Thanks to advertisers and the media’s focus on engagement as a key metric, crises have surfaced and been amplified at a far higher level in 2021 than they were in 2020. Because they bump up engagement numbers, the plague of misinformation, disinformation, rumors and lies skyrocketed to the top of everyone’s news feed and we all got angrier at everything. And, since anger drives engagement and engagement bolsters advertising revenue, the cycle will just get worse in 2022. But there are lessons we can take with us into the new year from all the messes that CEOs made, and PR pros were asked to clean up.
In popular language, limbo is an indeterminate place where one awaits a decision. It’s pleasant enough but devoid of bliss or pain. I don’t fully understand the religious form of limbo, but I’m very familiar with the PR version: It’s where measurement deniers go after a year-end performance evaluation that’s ambiguous, unfulfilling and offers no guidance. And yet, most communicators choose limbo over measurement.
Internal communication has become a critical part of how companies think about crisis. As we know, some of the best ways to limit damage from a crisis are planning and preparing. Thinking through potential crisis situations, creating a response plan and practicing regularly can help an organization reduce fallout from a crisis or reputation disaster, if not avoid it from happening in the first place.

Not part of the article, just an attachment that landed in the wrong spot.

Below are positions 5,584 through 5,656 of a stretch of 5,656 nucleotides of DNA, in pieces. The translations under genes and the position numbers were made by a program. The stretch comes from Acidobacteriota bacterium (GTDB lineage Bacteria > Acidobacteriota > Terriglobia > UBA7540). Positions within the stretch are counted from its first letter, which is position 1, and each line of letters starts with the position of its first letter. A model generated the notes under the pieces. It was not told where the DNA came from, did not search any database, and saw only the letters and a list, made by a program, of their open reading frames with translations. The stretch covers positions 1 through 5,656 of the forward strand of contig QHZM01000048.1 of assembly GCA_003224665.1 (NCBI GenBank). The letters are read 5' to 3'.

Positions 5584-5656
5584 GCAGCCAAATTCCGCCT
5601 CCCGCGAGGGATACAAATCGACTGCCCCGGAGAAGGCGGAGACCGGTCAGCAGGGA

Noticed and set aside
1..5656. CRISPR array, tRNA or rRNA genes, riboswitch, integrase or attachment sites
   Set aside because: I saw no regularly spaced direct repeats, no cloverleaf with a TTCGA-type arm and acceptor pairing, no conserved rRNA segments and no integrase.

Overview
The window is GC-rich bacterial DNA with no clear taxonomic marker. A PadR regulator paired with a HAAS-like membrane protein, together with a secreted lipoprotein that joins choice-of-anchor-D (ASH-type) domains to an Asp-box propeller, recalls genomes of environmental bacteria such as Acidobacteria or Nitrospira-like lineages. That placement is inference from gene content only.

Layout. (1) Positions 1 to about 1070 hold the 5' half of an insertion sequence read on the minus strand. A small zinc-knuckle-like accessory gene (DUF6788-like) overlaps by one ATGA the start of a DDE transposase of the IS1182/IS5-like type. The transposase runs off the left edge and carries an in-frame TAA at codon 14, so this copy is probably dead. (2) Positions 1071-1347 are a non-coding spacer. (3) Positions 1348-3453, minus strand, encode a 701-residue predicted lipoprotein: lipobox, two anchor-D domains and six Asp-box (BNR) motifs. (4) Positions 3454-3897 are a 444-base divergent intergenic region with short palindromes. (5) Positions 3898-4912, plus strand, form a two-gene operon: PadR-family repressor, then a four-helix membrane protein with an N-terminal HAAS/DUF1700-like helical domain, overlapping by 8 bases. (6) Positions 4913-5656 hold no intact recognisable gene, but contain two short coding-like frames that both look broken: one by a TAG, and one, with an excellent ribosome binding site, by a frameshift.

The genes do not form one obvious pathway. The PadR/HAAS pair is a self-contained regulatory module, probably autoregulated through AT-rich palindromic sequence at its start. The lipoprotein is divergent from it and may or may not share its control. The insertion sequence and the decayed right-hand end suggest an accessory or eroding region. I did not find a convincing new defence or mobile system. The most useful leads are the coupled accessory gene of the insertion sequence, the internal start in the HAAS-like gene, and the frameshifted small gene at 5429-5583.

We expected good things from 2021. Instead, it delivered large doses of frustrating virus protocols, political turmoil, mistrust, disinformation and reputation gaffes. Classic PR blunders generated headlines when leaders failed to learn from history. Here are a few cautionary tales as we look to 2022.
This month’s dialogue takes a slight variation from our usual route. We won’t explore an operational topic, such as ‘What to do during a crisis when your CEO goes off-script.’ Instead, as it’s nearly 2022, we’ve asked two crisis communicators to consider 2021 trends and discuss what they believe 2022 will bring. Our dialoguers are Sonia Diaz, SVP, Balsera Communications and president, Hispanic Public Relations Association USA (HPRA) and Jenelle Eli, senior director, media relations + international communications, American Red Cross.
Some learnings emerged from our survey of nearly 300 communicators conducted in October and November 2021. The most newsworthy was what issues are concerning crisis pros. Besides COVID, they include: DEI, misinformation/disinformation, activism, cyber, natural disasters and employee/executive misconduct.
Our annual predictions feature touched on a number of themes, including companies wanting to avoid social issues. Social media, trust and AI are table stakes. Yet healthcare communication, particularly healthcare equity and ESG, are prominent. And accessibility is mentioned. New this year, a faux ‘Headlines We’d Like to See in 2022.’
As a supplement to predictions from PR pros in this edition, we asked a technology vendor, Ben Chodor, president of Notified, to offer tech-related prognostications.